This stunning news comes just one week after loopholes were exposed in BYU’s 2016 honor code and Title IX policy changes that were supposed to grant victims of sexual assault amnesty. And now it seems the university is poised for a court battle over its practices surrounding race. The Mormon Church or The Church of Jesus Christ of Latter-day Saints (LDS Church) is no stranger to racial controversy stemming from racist teachings by church authorities dating back to Brigham Young that black people were cursed descendants from the biblical counterfigure, Cain. These religious views ignited several protests at colleges and universities during the 1960s. In 2017, CBS Sports did a documentary on one such protest that took place against BYU at the University of Wyoming in 1969, when 14 black football players chose to protest against the Church-owned school by wearing black armbands during the game. When they took their concerns to their coach prior to the game, he swiftly removed all of the 14 black athletes from the team without any discussion. These men became known as “The Black 14,” and their story made national headlines as they were forced to suspend their education and leave school amid the turmoil.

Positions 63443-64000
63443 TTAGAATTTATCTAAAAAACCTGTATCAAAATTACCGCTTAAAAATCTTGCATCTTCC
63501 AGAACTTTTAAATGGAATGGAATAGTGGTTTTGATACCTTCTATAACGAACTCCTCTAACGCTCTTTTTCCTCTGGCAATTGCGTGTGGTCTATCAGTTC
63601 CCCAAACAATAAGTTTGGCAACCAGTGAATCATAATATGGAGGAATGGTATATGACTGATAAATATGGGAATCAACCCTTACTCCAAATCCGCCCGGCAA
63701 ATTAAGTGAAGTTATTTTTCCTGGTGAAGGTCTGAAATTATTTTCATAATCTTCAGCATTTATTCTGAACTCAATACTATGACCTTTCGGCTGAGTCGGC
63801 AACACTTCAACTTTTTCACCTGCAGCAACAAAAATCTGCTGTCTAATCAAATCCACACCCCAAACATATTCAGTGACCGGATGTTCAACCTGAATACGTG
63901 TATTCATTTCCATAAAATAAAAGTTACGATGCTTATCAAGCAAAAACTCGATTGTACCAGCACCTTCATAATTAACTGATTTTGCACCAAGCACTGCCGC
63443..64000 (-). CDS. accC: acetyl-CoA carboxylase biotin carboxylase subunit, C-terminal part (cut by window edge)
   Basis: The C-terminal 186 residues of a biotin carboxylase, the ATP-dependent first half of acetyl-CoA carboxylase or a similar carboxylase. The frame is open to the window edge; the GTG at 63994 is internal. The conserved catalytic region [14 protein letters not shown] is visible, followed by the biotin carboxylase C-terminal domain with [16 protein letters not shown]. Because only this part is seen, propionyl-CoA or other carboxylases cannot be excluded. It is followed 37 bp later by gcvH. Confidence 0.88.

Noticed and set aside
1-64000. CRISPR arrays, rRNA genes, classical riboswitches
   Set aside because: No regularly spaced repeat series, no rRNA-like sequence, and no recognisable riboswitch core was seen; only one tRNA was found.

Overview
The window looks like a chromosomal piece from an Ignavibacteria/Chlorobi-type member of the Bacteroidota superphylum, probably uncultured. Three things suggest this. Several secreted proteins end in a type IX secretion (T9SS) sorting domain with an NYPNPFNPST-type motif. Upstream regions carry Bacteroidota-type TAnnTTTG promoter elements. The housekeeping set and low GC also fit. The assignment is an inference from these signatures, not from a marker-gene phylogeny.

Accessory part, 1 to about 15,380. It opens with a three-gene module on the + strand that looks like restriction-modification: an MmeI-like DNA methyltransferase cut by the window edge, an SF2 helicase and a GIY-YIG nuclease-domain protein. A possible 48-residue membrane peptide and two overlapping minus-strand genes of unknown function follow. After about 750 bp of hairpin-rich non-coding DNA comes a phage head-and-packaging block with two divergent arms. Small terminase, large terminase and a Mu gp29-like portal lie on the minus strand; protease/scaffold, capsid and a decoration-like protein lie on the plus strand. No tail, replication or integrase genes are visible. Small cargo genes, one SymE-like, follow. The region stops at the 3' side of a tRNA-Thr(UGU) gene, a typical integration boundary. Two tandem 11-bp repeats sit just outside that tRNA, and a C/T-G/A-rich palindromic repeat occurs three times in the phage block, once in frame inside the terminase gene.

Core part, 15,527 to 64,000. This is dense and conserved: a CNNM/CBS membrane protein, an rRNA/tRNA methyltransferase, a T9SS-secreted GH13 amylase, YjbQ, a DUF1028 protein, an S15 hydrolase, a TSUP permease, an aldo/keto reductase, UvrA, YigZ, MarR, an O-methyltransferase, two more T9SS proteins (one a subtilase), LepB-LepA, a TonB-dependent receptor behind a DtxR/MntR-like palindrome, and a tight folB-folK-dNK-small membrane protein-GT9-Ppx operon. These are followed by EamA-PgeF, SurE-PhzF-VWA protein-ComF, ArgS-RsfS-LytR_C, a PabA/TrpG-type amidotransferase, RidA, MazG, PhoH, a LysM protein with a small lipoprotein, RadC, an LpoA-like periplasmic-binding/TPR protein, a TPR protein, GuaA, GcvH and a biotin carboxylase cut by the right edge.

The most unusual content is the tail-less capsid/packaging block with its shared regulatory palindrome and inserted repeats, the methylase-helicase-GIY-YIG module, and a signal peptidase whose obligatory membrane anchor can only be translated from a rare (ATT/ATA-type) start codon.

In 1978, the LDS Church reversed its 130-year-old policy and practice of denying black men access to its lay priesthood and denying women access to its temples but failed to remove its offensively racist commentary from its official church publications. Currently, the curriculum for Mormon youth, ages 12 through 18, known as “Aaronic Priesthood Manual 3” (page 128)[1], and the curriculum for college-aged young Mormon adults, ages 19 through 30, known as “Eternal Marriage Student Manual” (page 169)[2] both continue to declare that the faith’s members should “generally” marry spouses of the same racial background. In December 2013, the Mormon Church released an essay entitled “Race and the Priesthood,” claiming that “[t]oday, the [Mormon] Church disavows [its] theories advanced in the past that … mixed-race marriages are a sin.” However, the LDS Church continues to promote and disseminate this racist teaching. It has failed to remove the offensive language from its curricula. The teaching is still conspicuously posted on the Mormon church’s official website to the current day, www.lds.org.